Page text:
[ 19:59 saturday 28 october – jisonayili , northern ghana ]

a moment to write , my keyboard illuminated by a chinese kerosene lamp i bought in the market this afternoon . kerosene is in short supply at the moment but my friend iso led me to a pump which had secured some , apparantly the only one in tamale . as we arrived there were about a dozen men clustered about it with large oil drums . then some kind of argument broke out and service was terminated . everyone moved away from the pump as the fracas continued .

we asked whether we might have a gallon and were told that the mechanism had broken and no more could be dispensed . but one of the attendents called to a trader the other side of the street , sporting particularly snappy shades , who agreed to sell us a gallon at an acceptable price . he decanted from his drum into a jug and from there into my plastic can .

of course there was nothing wrong with the pump . what had happened was that one of the traders had bribed the attendants to sell him the entire remaining supply , establishing a monopoly which would enable him to charge inflated prices . hence the anger of the other would-be retailers . apparantly this is typical .

ann cotton (www.sse.org.uk/people/ann.cotton) and tony flower arrived from britain nine days ago and departed at lunchtime today . it’s been marvellous seeing ann at work here . she treats everyone as an equal , in contrast to many development professionals from the west who , i regret to observe , are often appallingly patronising towards africans . ann works with passion , vigour and generosity . the results speak for themselves . there are already hundreds of girls here and in zimbabwe who have had an education they would never have had without the support of camfed and its local partners . some of those girls have now set up successful businesses with help from micro-credit schemes . a climate in which families resist sending their girls to school is slowly changing .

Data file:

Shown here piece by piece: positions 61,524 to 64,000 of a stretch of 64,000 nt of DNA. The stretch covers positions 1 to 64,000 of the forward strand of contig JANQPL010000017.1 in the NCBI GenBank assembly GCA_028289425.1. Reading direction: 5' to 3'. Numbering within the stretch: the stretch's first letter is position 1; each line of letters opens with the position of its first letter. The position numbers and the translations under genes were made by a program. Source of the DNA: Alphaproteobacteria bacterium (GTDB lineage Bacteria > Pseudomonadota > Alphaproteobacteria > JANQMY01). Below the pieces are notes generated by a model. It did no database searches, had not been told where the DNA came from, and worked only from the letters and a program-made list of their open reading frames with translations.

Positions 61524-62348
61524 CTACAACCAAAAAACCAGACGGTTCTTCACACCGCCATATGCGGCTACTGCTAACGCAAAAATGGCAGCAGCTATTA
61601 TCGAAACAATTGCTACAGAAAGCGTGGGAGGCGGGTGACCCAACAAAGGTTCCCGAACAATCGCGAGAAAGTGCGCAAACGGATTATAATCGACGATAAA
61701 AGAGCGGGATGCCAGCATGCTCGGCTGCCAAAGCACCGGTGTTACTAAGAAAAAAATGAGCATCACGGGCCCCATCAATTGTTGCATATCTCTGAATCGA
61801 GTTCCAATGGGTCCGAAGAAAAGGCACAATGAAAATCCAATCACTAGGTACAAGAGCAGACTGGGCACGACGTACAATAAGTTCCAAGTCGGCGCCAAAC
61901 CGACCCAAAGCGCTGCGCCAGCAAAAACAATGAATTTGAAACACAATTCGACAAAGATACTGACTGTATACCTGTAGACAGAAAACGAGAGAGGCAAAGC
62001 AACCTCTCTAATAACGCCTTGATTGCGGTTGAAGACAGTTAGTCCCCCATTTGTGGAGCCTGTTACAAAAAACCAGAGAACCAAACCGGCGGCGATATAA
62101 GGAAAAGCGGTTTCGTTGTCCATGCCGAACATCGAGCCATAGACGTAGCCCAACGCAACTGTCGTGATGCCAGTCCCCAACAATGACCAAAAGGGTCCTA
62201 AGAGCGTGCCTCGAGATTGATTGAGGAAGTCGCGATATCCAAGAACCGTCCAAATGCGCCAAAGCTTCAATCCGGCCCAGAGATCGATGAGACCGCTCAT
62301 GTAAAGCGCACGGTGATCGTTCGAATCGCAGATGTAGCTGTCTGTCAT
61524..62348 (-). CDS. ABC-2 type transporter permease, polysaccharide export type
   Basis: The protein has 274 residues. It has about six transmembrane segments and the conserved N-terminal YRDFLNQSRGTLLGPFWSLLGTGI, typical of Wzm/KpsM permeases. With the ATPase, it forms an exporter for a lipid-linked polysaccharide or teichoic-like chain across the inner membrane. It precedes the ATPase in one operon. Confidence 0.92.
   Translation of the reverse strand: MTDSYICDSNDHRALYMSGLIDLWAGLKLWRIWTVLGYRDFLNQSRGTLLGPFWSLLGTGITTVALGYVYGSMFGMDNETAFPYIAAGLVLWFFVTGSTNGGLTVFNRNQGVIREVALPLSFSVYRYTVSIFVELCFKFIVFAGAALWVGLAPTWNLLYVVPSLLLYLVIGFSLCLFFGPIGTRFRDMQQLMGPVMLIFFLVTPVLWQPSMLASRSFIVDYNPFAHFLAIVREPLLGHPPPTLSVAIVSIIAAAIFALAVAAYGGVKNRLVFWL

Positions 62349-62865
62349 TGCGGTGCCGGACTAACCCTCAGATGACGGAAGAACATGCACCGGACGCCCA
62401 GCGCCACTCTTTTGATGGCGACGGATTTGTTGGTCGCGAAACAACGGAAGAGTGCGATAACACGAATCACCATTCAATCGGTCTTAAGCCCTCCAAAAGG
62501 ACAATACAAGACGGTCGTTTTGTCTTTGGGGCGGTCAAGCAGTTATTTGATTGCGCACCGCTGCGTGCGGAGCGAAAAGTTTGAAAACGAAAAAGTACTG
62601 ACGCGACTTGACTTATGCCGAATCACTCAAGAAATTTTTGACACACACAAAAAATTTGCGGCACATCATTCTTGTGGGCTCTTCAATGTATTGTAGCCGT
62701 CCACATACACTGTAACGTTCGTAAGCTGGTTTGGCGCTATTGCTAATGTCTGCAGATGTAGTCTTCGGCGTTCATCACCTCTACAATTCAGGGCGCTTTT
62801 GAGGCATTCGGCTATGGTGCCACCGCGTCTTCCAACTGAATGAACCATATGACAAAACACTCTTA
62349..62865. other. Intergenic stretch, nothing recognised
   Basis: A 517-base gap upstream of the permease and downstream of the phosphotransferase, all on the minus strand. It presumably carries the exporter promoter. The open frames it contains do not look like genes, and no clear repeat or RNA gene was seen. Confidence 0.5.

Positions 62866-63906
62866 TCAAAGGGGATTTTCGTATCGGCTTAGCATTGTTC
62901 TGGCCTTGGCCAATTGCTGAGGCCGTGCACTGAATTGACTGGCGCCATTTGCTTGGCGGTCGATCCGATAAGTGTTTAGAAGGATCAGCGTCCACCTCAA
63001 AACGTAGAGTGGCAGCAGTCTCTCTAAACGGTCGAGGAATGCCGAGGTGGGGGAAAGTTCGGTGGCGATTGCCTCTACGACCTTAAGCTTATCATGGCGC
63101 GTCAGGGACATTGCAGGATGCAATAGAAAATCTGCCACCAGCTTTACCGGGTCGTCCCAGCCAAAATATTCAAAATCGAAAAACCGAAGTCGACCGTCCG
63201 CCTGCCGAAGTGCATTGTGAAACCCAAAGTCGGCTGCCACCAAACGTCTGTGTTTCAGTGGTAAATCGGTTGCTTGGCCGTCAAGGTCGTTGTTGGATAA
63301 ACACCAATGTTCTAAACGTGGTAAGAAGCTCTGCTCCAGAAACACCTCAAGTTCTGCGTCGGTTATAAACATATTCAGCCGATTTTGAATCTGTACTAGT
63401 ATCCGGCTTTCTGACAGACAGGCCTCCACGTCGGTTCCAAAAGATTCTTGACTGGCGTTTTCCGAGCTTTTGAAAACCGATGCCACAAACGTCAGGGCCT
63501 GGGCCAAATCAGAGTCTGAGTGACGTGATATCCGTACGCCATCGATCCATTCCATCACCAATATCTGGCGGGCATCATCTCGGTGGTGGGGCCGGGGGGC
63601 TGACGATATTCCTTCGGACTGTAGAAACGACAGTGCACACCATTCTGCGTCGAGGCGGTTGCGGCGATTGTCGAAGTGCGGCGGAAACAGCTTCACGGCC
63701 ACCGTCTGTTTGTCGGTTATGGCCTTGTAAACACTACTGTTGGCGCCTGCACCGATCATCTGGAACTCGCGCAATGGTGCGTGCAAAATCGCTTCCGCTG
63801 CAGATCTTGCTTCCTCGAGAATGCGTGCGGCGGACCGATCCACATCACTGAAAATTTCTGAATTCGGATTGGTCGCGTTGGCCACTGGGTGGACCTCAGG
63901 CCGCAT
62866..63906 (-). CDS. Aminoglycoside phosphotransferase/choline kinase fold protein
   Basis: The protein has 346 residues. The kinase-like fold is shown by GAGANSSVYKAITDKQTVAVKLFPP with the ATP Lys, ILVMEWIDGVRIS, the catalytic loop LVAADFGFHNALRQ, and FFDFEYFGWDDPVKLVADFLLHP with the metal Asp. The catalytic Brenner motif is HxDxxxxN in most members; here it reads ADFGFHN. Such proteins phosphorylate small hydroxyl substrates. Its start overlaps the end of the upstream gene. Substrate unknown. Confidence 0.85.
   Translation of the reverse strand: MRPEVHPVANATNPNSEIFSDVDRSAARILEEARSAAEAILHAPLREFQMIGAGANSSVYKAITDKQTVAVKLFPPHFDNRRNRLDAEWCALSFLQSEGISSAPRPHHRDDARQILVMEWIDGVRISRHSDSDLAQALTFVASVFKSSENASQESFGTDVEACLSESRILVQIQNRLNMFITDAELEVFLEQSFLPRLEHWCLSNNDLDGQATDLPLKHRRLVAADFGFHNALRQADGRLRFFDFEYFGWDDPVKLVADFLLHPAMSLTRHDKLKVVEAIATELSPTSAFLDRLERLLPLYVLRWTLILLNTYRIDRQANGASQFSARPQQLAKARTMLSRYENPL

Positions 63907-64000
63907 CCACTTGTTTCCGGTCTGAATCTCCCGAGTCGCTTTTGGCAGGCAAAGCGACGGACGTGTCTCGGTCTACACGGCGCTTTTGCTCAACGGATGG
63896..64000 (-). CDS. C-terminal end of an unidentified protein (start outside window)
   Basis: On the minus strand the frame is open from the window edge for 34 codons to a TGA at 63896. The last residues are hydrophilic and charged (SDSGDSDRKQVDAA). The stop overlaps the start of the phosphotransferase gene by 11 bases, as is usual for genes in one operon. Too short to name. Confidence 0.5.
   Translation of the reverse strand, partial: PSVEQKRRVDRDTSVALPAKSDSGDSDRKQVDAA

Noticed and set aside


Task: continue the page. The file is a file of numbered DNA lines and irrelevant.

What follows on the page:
dr flower is a writer and researcher , a former apprentice of michael young . he’s worked on all kinds of things over the last couple of decades and is now the london representative for the joseph rowntree reform trust and the chairman of the mutual aid centre amongst other things . he works from 18 victoria square , the queen anne house in bethnal green where the institute of community studies and its progeny , including sse , have lived for the last fifty years (photo at http://www.sse.org.uk/london) . i’ve bumped into him from time to time over the last couple of years but this is the first opportunity we’ve had to get to know one another . i look forward to seeing more him during my six months working in bethnal green .

ann and tony were here for the opening of the mandela development centre , which took place on wednesday . i was flat-out in the lead-up to this trying to track down various consignments of equipment from britain , training people , familiarising myself with the situation in northern ghana , setting up systems in the centre and so on . we managed to get eleven pcs set up and networked in time for the opening , by which time the building was just about complete . the high-power system for media production was frustratingly absent , a situation which persists . but at least we have now established its whereabouts : the customs service at accra airport , who have demanded an extortionate fee for its release .

on the day there were three hours of speeches in a kind of impromptu parade-ground outside , interspersed with dances , music and recitals . i was whizzing about like a dervish , documenting it all and sweating like a pig . the previous weekend i’d helped train four girls from one of the camfed-supported schools to use a digital camera and minidisc recorder , and given them some practice conducting interviews . they spent the day swooping on unsuspecting government officials and local chiefs , taking their photograph and questioning them on the region’s problems , the need for effective vocational education and the opportunities offered by the centre . i felt ever so proud of them , knowing what appalling barriers they’d surmounted to get into education , watching them interrogate the bigwigs with complete assurance , armed with these high-tech tools they’d mastered in a trice . they did a fabulous job . once the big system arrives i plan to work with the girls and their classmates to build a website telling the story of the day .

after the preliminary shenanigans the ribbon was cut and people surged into the building . the computers aroused great interest from a crowd who with few exceptions had never encountered one . i gave about twenty introductory training sessions then and there before i was exhausted . such impromptu sessions over the past weeks have been precious in helping me discover what approaches are helpful to effective .